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After 45 years, cinema verité continues to inspire awe and heated debate. The movement began simultaneously in a number of countries—France, England, Canada, and the United States—and has been called a number of things—free cinema, direct cinema, and observational documentary. A number of important filmmakers came out of the movement—D.A. Pennebaker, Albert Maysles, and Jean Rouch—and a number of memorable films—Don’t Look Back, Salesman, and Chronicle of a Summer—stand as the movement’s achievements. Cinema Verité surveys the movement by talking to a number of its practitioners.

The greatest strength of Cinema Verité is that it has gained access to the founders who remain more than willing to talk about the movement. Robert Drew discusses handheld cameras and mobile equipment—tools filmmakers take for granted today—that allowed the filmmaker to follow the story as it developed, shoot without a script, and to gain closer access to the subject(s). Films like Primary (1960) provided unheard of intimacy with candidates John Kennedy and Hubert Humphrey, while Crisis (1963) put the viewer in the midst of a tense showdown between the Attorney General Robert Kennedy and Governor George Wallace over segregation. The looser structure of these films also struck many people as more “real.”

Unfortunately, Cinema Verité only allows a short amount of time for each interview, making it is difficult to gain a sense of the differences within the movement and how the movement developed. The fairly sharp difference between filmmakers like Pennebaker, who remained a passive observer behind the camera, and Rouch, who directly questioned his subjects, is never really explored. The makers of this film seem surprised when Fred Wiseman bluntly states that being objective—a stated goal for many verité practitioners—is impossible. Instead of pursuing this, they let it pass. There is also a strange sequence that connects cinema verité to contemporary fiction films like The Blair Witch Project. While the connection is easy to identify, an interview with the makers of this movie adds little to a discussion about a documentary film style.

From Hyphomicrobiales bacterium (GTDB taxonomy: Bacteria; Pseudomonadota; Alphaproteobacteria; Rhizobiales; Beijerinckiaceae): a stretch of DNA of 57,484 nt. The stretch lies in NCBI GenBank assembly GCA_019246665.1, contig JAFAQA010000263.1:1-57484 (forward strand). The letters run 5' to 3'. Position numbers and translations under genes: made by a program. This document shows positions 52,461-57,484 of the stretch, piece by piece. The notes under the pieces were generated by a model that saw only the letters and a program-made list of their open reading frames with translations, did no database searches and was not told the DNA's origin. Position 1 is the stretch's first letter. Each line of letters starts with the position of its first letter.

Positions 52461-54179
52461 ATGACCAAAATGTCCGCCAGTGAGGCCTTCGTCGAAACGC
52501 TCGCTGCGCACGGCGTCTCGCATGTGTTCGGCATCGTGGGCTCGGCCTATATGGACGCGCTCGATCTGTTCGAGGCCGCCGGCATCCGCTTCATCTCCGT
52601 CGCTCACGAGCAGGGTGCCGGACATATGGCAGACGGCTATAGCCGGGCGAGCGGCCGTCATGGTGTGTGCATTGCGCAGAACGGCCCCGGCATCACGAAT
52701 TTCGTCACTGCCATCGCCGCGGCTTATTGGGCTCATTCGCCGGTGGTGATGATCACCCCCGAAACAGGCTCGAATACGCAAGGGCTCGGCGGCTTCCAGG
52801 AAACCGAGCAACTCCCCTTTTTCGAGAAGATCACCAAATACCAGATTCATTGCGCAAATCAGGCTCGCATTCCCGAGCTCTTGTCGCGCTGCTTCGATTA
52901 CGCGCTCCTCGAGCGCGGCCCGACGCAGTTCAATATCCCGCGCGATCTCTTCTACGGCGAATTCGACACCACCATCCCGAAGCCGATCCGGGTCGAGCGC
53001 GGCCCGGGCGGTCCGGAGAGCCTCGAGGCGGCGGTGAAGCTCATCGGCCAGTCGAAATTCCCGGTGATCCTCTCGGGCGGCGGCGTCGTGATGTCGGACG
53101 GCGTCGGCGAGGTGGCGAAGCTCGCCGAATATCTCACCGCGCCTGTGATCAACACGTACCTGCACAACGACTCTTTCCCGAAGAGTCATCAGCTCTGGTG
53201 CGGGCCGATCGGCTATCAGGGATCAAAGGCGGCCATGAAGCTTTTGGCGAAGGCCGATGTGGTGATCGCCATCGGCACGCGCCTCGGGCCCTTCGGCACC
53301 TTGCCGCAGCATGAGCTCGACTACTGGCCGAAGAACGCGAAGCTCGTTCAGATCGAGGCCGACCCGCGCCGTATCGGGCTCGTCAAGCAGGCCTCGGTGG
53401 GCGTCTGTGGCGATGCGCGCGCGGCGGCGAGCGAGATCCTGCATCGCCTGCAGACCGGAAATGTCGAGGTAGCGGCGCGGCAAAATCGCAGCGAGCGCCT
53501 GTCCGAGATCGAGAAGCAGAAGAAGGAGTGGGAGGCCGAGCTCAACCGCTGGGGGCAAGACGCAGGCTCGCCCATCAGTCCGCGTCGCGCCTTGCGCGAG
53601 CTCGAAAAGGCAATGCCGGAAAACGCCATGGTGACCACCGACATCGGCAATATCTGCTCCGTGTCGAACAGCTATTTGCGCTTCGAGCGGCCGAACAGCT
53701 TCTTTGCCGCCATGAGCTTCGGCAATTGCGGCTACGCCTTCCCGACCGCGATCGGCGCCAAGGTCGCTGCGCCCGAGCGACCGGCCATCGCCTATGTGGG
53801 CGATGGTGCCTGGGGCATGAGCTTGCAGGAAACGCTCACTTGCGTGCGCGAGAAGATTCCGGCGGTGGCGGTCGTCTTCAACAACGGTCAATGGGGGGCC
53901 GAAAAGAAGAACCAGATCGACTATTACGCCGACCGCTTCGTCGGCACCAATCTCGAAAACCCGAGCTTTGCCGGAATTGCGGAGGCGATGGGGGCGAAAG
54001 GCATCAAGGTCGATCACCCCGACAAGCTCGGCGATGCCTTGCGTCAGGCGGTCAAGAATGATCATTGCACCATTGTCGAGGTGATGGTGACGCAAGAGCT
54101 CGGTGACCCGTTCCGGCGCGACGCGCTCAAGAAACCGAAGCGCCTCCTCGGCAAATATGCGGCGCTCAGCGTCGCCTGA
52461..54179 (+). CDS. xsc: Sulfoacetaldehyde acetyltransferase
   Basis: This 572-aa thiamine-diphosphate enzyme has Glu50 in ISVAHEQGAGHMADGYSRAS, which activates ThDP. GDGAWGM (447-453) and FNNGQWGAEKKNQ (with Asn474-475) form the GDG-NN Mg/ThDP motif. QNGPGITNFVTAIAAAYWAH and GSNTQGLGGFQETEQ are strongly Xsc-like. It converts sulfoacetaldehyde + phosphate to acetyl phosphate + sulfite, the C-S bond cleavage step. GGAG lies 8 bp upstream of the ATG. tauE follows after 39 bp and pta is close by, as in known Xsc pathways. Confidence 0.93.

Peter Wintonick’s film will serve as a good introduction for those unfamiliar with the movement and offer a chance to see clips from classic cinema verité documentaries. It does a good job explaining the technical innovations that allowed for new methods of filming and provides a good survey of the important players within the movement. The coverage is balanced in that it reviews filmmakers from a number of countries and includes women and at least one African-American filmmaker. It fails, however, to offer an in-depth portrait, or to allow any critical point of view to enter into the fray. Cinema Verité leaves the spectator with an interesting series of interviews that only provide a brief outline of an important movement within documentary film.

Ronnie D. Lankford, Jr.

Peter Wintonick—Director/Sound/Editor
Eric Michel—Producer
Sally Bochner—Executive Producer
Doris Girard– Executive Producer

John Marsh on September 3rd, 2006 at 8:56 am 

Terrrific overview of the verite movement.

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